Hipster Martha Stewart: Uncanny plant/animal hybrid for your bathroom wall

“Well, the blog is finally gone,” says Parrish.

“Gone; done,” says I. We sip our Scotch in memory of blog posts of yore.

And yet. Wrestling with words and abstract concepts all day, a body’s got to have hobbies. One of my current ones appears to be PLANTS! And today’s plant cried out, not literally, for TGW treatment. So hereinafter: how to plant a staghorn fern on your bathroom wall.

The important thing about staghorn ferns is that they’re epiphytes, meaning they don’t need to root in soil. I bought one last weekend at the hipster plant store on Solano, after not seeing them many other places for sale. It came rooted in soil in a little pot. But I wanted it mounted on the wall.

That is the even more important thing about staghorn ferns–they look like animals, kind of. Like a stag’s horns, I guess, but more ancient and vegetal. So of course hipsters* mount them on walls.

First thing, I needed a good piece of wood. Found one at my favorite artisanal wood store for only $2, the humblest piece of wood in the place. I think it’s pine, salvaged from a barrel or something, and it was $2 because it was a scrap left over from something else. About 12 inches square, I’d say, and an inch and a half thick. I sanded it roughly to clean up some kind of paint or mineral residue. Ended up looking interesting.

If you’re going to mount something on the wall, install the wall-hooking part first. Here, two hex screws with hanging wire between, on the back:

Hanging stuff

A close up:


I put some floor-protector stickies on the hex ends to keep them from messing up the wall when I hang it up.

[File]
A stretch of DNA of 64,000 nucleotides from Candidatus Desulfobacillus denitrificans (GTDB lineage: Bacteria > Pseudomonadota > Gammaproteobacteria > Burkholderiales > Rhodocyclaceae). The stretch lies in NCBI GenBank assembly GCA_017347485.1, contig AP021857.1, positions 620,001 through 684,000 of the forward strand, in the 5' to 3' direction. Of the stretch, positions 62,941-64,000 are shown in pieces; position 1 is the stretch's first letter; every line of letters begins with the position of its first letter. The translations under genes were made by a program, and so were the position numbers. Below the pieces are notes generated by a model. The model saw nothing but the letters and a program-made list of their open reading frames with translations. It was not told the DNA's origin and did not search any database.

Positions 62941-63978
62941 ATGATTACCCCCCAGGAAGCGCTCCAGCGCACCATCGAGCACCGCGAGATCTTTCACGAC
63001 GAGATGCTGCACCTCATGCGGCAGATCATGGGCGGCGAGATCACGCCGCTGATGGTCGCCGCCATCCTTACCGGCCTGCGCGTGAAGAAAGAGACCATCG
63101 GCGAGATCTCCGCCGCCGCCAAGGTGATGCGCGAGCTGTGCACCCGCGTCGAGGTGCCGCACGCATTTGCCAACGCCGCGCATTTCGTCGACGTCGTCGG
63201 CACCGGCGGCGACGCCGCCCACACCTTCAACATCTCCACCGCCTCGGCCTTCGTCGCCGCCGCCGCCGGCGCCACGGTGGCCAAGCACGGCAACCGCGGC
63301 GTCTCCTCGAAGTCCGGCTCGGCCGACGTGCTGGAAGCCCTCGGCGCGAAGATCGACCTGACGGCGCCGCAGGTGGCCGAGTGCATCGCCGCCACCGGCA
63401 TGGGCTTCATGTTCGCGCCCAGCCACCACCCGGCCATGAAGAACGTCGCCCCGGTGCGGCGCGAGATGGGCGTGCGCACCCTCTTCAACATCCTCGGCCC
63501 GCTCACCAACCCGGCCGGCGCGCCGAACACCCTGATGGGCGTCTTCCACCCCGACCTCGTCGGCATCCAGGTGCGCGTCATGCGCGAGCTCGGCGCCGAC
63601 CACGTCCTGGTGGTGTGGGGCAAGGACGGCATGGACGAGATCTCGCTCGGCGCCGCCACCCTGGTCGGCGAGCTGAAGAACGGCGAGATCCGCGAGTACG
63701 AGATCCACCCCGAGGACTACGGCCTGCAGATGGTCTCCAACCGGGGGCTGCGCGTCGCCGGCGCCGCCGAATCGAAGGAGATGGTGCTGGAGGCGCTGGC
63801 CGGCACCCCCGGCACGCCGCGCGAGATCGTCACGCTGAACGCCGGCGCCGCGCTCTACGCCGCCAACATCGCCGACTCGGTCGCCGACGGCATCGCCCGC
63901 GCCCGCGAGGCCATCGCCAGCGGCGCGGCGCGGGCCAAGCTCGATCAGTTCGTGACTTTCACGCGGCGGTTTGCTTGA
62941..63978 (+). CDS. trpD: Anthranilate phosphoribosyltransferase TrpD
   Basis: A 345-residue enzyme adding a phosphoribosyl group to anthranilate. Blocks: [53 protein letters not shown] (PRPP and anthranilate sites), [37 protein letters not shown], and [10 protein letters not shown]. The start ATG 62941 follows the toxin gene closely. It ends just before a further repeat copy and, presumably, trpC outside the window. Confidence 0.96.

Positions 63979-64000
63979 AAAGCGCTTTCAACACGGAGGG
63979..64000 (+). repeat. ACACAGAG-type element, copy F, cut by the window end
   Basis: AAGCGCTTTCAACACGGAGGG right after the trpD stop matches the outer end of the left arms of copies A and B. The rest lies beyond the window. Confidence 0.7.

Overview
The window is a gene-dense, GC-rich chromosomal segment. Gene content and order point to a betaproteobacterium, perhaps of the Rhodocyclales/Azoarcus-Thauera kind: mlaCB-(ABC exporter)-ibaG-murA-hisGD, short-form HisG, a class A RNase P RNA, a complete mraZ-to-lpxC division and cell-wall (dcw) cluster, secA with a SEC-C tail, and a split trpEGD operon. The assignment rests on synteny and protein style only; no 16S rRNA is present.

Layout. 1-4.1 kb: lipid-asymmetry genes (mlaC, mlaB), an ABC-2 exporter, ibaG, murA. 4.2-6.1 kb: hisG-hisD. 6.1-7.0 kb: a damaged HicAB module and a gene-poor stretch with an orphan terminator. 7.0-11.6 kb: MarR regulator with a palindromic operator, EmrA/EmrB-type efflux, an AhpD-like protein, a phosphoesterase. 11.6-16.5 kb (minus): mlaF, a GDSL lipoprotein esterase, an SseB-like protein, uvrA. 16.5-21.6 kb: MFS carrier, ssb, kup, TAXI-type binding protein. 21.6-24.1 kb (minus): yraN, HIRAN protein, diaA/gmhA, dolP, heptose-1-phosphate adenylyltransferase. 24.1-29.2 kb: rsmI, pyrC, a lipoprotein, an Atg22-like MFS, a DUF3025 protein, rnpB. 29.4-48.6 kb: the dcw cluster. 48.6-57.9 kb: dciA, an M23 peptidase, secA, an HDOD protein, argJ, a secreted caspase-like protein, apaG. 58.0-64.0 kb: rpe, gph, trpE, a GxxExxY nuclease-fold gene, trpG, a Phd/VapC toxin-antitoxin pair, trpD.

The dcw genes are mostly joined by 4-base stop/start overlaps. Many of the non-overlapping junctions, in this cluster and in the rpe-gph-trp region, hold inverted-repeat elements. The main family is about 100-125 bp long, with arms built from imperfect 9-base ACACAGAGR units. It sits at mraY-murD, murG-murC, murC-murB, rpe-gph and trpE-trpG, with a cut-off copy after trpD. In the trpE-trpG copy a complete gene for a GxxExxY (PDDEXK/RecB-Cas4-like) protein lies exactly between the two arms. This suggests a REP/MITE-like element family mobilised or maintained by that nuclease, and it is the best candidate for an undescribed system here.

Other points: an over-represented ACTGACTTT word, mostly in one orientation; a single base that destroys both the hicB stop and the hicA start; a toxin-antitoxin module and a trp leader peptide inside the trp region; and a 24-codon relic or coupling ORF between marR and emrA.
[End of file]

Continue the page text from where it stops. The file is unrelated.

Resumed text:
Then you need to prepare the front of the board. I used some brass twisting nails (they have a kind of slow screw carved into them to keep them from coming back out, I guess) in a hexagram arrangement:


Then you get your sphagnum moss. Sphagnum moss is sold in quantities no smaller than quarter bushel; mine came in a big dried cube shape that reminded me very much of local news stories about the cops seizing bales of pot and setting it all on fire. When I asked if they had smaller bags of it, the plant-store lady suggested I use the rest to make terrariums for Christmas gifts. “Or birthdays. Or other holidays,” she said. This is why people start selling crap on Etsy; it is because they tried to buy the minimum quantity of sphagnum moss.

No pictures of the moss-laying process because it was wet. You take your sphagnum moss. (Seriously, I own a lot of sphagnum moss now. I will send you some if you want.) You slice a bit off the giant cube, soak it in water, then wring it out so it’s damp.

Then you have to get the soil off the roots of your stagshead fern. This was the most annoying part, and it felt so wasteful as I ran water over the roots to wash off the soil that I actually put a bowl in the sink and caught the water and then poured it on our other plants out on the deck. That is how California I am these days.

With the roots mostly free from soil, you kind of layer the moss and the roots into something that strikes you as plausible. Then, run fishing line or threat over the moss/root clump to each nail, back and forth in a web, until you think it’s good.

Behold, now a weird creature lives on your wall:

Staghorn fern on my bathroom wall

Like I said, pretty cool looking, slightly terrifying. The best part is now my bathroom smells a little like some exotic forest, or at least like a sphagnum moss farm.